The talk @UMBC, “Why Your Life Matters: Reflections from a STEM Perspective”
In the wake of #BlackLivesMatter issues, deaths of unarmed Black men, confusion, and hurt, I called my talk at UMBC “Why Your Life Matters: Reflections from a STEM Perspective.” The talk was given on Saturday, July 9, 2016 in Lecture Hall 2 of the Chemistry Building (MEYR 030), at 10 AM, and was sponsored by the Meyerhoff Scholars Program. Members in the audience included UMBC’s students, summer students from the Meyerhoff summer bridge programs, some UMBC alumni, the Millennium Scholars from Penn State, and the Chancellor’s Science Scholars from the University of North Carolina Chapel Hill.
The program’s leaders had asked me to cover a variety of topics, so mixing discussions of STEM with social justice took some thought. The talk and the associated questions lasted a little over an hour. I apologize to the students who didn’t have a chance to have your questions answered. I hope that the talk led to some meaningful discussions throughout the rest of the day, and that the dialog was productive. Here, I present a subset of the slides (additional slides about study habits, and STEM-based skill-building, e.g., MatLab, have been omitted):
I talked about a number of STEM fields and the essence of “mattering” — I included mentions of cancer research, diabetes work, heart disease, environmental engineering, ornithology, water resources engineering, computer science, cyber security, hardware design, and other areas.
I felt that it was important to call the names of those who had passed on. As sensitivity within communities is growing, I also felt that it was important to use the full names of Alton Sterling and Philando Castile, without the use of hastags. The list only presents a subset of the names of the people who have been killed. They are among those that give me pause, and have specific meaning. Trayvon Martin because his death brought to light injustices in the system. Freddie Grey because he was from Baltimore, and I live and work in the Baltimore area. Tamir Rice because he was just a little boy, and I learned about him when I was in Oregon of all places … it was a very surreal experience because I had to go through Utah and only saw a handful of people of color for days. I think that I counted 5. Eric Garner because I learned about the decision while I was in Dubai, so I watched it unfold on BBC news, wondering who would take responsibility for killing a man who was telling anyone who would listen that he couldn’t breathe. Sandra Bland because she was a woman, and we still don’t know what really happened to her.
When I give talks in public, I do become vulnerable, especially when the subject is this serious. I told the audience, that yes, I have been in the car when my husband and I have been stopped … in our own car, that I have family members who are numb to the number of times that they have been stopped. There are things that I started to write here, and then erased, things that I want to forget, but situations which have had lasting impressions on me, on my friends, and on my family members.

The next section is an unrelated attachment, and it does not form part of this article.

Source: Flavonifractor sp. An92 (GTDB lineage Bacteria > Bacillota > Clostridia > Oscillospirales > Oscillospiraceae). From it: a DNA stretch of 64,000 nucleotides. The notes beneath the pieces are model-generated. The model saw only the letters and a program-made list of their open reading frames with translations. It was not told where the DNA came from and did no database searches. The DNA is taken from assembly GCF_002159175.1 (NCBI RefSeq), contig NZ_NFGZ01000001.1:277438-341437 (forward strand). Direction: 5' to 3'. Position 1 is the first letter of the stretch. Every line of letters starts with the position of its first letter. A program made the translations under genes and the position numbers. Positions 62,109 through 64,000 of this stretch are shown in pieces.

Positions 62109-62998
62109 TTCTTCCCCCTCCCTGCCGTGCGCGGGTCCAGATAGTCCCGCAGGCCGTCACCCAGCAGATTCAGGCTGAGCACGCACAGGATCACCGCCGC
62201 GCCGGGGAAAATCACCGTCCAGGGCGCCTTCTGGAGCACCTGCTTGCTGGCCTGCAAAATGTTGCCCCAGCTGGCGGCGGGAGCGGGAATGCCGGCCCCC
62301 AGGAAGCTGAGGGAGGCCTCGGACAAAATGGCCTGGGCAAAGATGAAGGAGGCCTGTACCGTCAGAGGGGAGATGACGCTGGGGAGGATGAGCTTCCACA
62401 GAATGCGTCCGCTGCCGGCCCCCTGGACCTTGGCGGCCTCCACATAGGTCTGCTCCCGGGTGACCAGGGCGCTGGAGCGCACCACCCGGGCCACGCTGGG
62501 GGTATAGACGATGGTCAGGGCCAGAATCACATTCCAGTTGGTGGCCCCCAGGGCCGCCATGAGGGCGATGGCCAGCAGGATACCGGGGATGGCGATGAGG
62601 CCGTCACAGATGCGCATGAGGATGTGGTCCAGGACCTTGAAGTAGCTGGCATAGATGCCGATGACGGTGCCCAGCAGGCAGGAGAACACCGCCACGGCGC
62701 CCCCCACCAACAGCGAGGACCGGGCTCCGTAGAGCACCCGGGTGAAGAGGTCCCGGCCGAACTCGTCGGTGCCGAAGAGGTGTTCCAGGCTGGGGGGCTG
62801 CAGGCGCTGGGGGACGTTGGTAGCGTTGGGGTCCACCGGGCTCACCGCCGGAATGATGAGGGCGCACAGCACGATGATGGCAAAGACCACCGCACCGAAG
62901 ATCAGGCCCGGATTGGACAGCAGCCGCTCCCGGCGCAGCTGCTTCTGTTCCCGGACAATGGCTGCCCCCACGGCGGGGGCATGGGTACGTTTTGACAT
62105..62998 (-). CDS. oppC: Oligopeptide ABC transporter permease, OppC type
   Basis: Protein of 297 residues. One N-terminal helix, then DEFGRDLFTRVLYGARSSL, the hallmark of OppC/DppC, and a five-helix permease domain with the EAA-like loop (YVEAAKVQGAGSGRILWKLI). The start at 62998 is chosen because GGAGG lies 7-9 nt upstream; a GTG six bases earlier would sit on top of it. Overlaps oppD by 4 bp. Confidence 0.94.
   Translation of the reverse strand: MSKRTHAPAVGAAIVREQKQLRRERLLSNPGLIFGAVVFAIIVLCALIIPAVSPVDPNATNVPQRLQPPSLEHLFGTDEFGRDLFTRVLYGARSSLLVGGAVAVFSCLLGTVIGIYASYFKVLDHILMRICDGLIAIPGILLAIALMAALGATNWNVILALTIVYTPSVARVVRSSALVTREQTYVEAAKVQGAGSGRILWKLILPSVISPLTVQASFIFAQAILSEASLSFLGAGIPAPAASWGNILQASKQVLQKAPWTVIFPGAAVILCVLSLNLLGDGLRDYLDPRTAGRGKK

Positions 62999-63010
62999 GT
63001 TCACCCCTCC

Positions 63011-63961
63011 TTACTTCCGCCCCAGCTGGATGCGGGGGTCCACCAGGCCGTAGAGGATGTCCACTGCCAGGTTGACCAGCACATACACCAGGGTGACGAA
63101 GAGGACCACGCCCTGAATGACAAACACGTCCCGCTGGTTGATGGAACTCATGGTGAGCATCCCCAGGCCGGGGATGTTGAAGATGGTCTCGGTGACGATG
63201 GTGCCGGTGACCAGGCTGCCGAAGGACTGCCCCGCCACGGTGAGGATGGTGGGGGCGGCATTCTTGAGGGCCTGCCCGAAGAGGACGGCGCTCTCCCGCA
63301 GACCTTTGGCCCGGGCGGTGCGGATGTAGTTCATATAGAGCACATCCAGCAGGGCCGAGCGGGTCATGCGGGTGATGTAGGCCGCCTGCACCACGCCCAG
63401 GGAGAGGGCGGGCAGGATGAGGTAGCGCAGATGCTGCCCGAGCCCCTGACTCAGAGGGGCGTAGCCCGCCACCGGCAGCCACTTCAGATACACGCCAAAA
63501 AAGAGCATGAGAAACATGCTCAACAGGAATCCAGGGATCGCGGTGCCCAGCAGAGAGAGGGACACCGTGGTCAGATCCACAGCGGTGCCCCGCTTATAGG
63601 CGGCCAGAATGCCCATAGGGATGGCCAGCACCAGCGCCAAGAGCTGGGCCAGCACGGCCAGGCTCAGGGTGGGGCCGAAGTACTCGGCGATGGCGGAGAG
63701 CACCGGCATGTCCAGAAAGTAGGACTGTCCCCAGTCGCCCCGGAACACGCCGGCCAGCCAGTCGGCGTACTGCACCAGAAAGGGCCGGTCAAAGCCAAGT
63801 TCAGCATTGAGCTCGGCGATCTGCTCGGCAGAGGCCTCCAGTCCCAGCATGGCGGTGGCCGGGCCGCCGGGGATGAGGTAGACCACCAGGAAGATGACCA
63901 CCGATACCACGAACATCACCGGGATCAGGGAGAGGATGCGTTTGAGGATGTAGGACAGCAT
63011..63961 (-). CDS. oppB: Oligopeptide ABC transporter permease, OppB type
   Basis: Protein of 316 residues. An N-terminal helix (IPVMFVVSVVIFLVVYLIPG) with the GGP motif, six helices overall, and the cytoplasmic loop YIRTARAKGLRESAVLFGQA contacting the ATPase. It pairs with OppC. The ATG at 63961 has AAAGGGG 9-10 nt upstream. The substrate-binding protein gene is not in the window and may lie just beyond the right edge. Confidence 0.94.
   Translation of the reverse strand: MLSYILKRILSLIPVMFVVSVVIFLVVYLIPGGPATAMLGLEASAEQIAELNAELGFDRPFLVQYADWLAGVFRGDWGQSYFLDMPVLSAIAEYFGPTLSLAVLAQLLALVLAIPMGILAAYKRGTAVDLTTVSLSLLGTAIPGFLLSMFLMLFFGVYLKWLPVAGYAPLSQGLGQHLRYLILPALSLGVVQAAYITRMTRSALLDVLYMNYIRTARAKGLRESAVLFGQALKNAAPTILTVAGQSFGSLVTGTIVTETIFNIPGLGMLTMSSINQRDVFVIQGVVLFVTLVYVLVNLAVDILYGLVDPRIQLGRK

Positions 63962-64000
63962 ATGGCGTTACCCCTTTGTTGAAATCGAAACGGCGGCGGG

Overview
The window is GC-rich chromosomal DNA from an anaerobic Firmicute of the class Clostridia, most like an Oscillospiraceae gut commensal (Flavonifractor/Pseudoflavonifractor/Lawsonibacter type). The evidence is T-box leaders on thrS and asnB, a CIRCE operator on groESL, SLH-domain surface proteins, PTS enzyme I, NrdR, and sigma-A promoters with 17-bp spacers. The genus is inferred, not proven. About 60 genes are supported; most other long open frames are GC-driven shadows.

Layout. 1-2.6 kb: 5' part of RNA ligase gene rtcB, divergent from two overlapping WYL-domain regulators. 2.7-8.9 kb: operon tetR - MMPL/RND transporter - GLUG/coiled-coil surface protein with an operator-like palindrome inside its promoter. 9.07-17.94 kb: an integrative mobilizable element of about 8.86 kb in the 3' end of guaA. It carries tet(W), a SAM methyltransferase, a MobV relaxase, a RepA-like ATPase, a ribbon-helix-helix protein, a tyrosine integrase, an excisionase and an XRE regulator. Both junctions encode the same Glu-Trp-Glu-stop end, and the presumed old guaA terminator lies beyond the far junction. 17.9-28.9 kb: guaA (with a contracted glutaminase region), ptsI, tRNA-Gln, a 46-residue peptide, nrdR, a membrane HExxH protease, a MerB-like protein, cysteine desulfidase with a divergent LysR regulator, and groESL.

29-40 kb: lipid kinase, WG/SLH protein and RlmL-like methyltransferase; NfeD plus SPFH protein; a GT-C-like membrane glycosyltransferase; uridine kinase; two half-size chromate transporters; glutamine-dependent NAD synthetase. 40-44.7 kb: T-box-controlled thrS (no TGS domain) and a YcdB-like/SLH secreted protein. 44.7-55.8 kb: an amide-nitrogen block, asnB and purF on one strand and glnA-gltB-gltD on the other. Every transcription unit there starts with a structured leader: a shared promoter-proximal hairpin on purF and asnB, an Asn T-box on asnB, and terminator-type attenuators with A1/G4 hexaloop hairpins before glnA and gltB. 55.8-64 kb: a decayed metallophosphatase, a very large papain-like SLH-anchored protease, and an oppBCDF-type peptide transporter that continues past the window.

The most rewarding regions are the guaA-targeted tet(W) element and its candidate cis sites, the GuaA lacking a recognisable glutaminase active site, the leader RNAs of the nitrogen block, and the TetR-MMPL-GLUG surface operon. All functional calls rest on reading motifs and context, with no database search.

The use of the term #BlackLivesMatter was used in the following context:
There is now an expanded version of the “All Lives Matter” – all houses matter cartoon, and I posted in on my Facebook page after the talk.
In STEM, recognizing that there is underrepresentation is important. I used this chart from the National Science Foundation to show that the percentages of people from underrepresented groups who earn science and engineering degrees is low, at every level.
My husband and I gave a talk and wrote a paper about underrepresentation and used physics metaphors to describe conditions in academic departments, and ways to mitigate risks. Background information and the paper can be found on my webpage here, https://renettatull.wordpress.com/2016/07/05/darkmattersdiversity/, and on the website that we developed for the project here: https://darkmattersdiversity.wordpress.com/.
I told the students that they were the next generation of innovators, that they would make discoveries, and that they would impact students coming after them, so they have to be steadfast in their commitments to their craft.
I asked them to care for themselves, and to care for others. I asked them to speak up and to act when they witness mistreatment, and to stand up for each other.
— Renetta G. Tull (@Renetta_Tull) July 9, 2016
It’s humbling to have students from all backgrounds tell you that this was information that they needed to hear, that it made a difference for them, and that it was important for them. In the Q&A, I mentioned having connections to both discipline-specific groups such as IEEE, ASME, and ACS, as well as affinity groups such as SHPE, SACNAS, NSBE, and SWE. I thank all of the people who sent prayers and kind words in advance of the talk, and those who sent theme music with messages of change. Thank you to colleagues in Meyerhoff and at the university for trusting me.